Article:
Monday, November 7, 2011

Carpe Diem

What time is it?

Daylight Saving Time ended and we returned to standard time Sunday morning. With the change, some of us complain how these changes play havoc with our system while others accept it with a resigned shrug of the shoulders.

This business of toying with time was first proposed by Pennsylvania’s remarkable philosopher-inventor Benjamin Franklin. It wasn’t instituted until 1916 by the Germans, those connoisseurs of precision, and then by the British as a wartime measure intended to save fuel and energy.

Daylight Saving Time wasn’t adopted in the U.S. until 1918, where Congress repealed it a year later. It was an on again, off again feature in various states until Congress made it a permanent feature of our lives in 1967. Even then, the law left instituting it to the discretion of individual states.

The practice always had its advocates, but there’s a certain fallacy to the theory it actually saves energy—if darkness comes an hour later at one end of the spectrum, then artificial light is necessary at the other.

Man is the only animal obsessed by this thing called time.

As Thomas Mann put it: “Time has no divisions to mark its passage, there is never a thunderstorm or blare of trumpets to announce the beginning of a new month or year. Even when a new century begins it is only we mortals who ring bells and fire off pistols.”

So, what time is it?

Even St. Augustine couldn’t answer that. “If no one asks me, I know what it (time) is. If I wish to explain it to him who asks me, I do not know.”

Dr. David Park, former president of the International Society for the Study of Time, confesses he has similar problems. Park theorizes there are actually two times: Time One, the invention of man, which is measured by clocks and moves constantly from past to future, and Time Two, which considers that the Eternal Now contains both the past and future. I like this latter concept, which eliminates the possibility of ever being late.

Man in his arrogance thought he had the idea of time figured out until the theorists of quantum physics illustrated the fallibility of a perception of the world based on direct experience.

What we have in the end is an invented “time” made accurate by universal agreement. It would appear the best advice of all is carpe diem (seize the moment).

8 comments:

  1. I like Time Two--I like the idea that past and future are combined. It seems to open up endless possibilities and show there are things greater than myself (which is always a useful thing to remember!). I find it amazing, when you think about it, that the entire world, which can't agree on anything, agrees on time. Interesting post!

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  2. Our time went back the week before. They want us to go on Berlin time - get real, it aint gonna happen. Up here in the North it would be dark till 9.00 a.m. Don't want that. Time, what is it? Something I don't have enough of.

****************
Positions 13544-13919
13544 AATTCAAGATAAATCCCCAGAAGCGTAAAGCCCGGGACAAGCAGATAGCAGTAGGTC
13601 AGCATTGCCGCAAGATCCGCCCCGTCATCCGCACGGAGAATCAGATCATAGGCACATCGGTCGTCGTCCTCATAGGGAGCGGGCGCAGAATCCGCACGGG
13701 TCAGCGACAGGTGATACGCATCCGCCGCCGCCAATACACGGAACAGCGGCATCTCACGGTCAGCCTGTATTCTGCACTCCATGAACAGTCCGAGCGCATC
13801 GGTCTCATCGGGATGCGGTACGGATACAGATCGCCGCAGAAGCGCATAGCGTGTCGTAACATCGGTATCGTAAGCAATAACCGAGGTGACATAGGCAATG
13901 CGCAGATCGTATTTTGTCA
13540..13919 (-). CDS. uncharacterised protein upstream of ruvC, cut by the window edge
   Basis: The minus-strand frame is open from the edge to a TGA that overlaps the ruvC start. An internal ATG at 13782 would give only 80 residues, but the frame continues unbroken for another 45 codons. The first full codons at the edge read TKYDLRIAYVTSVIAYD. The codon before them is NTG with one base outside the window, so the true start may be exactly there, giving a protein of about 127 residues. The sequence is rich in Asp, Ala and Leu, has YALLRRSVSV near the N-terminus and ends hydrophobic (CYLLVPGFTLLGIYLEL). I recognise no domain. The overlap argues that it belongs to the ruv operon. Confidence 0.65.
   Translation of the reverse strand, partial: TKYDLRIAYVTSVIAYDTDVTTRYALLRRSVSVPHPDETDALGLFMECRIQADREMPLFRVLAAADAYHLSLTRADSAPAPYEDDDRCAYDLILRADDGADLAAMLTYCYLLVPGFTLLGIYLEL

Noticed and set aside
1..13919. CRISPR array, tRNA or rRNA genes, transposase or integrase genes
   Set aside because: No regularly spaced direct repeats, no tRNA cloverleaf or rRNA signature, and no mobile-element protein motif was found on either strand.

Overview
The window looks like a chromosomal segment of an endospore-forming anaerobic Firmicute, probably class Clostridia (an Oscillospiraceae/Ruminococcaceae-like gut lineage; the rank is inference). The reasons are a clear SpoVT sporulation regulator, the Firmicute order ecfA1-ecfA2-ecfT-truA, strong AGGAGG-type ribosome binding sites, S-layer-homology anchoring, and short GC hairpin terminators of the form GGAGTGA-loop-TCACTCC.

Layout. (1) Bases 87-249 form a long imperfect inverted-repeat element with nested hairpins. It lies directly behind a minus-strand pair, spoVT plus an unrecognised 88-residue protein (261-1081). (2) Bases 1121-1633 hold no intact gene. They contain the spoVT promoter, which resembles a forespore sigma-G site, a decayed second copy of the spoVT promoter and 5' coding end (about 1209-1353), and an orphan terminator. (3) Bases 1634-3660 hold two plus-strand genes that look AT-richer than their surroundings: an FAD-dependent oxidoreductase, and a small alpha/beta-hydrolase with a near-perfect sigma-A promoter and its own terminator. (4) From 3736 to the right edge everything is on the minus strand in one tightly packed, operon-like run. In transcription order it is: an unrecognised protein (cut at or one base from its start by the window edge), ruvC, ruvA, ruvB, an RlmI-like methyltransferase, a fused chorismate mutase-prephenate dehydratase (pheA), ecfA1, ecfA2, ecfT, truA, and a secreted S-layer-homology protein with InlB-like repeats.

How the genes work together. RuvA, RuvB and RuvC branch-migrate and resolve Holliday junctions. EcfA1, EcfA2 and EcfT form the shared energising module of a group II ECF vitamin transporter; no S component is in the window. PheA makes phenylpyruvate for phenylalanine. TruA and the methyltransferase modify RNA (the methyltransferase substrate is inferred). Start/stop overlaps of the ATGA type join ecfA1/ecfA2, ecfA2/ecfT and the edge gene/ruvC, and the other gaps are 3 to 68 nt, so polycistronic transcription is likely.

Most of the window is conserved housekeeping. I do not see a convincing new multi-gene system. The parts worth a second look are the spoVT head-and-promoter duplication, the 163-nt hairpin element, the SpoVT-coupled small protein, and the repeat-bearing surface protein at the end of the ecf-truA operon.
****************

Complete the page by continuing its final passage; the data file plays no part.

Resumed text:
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  3. Thanks for the info, John.
    I always thought this savings-time stuff was U.S. original--probably because of Franklin.

    I consider where we are now (standard time) as Sun Time and pretty much live by that all year, no matter what the clocks say. I'm fortunate I can do this; I don't have a public job (retired). :-)

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  4. At some point I think it just became tradition. Once something becomes traditional, that's it, you're stuck with it.

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  5. Thought-provoking post, John.

    Generally speaking, time only really matters when you realize you may be running out of it ...

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  6. Very scientific and philosophical, John. Personally, I think it's a bunch of nonsense. Today, I see no reason to keep it. It does crack me up when I hear someone say, "Oh, we'll have an extra hour today." I always wonder if they really believe that...or didn't finish their sentence.

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  7. I can't work out how DST is supposed to save energy when I have to switch my lights on even earlier in the evenings! Seems to me it's a 'tradition' that is a complete anachronism in today's world.

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  8. Hi John,
    I didn't realise that you had time changes in the US, as we do here in the UK. There is controversy about it at the moment. (It always happens when the clocks go back in late October, and we have to put up with the short day and longer evenings of darkness.) Personally, as someone who always gets up late in the mornings, I would rather have an hour extra of light at the end of the day. But the further north you go in the UK, the less the idea appeals. The government were considering changing to permanent 'British Summer Time', but want to get the approval of the Scots first. I can't see why we don't have different time zones, as you do in the US.

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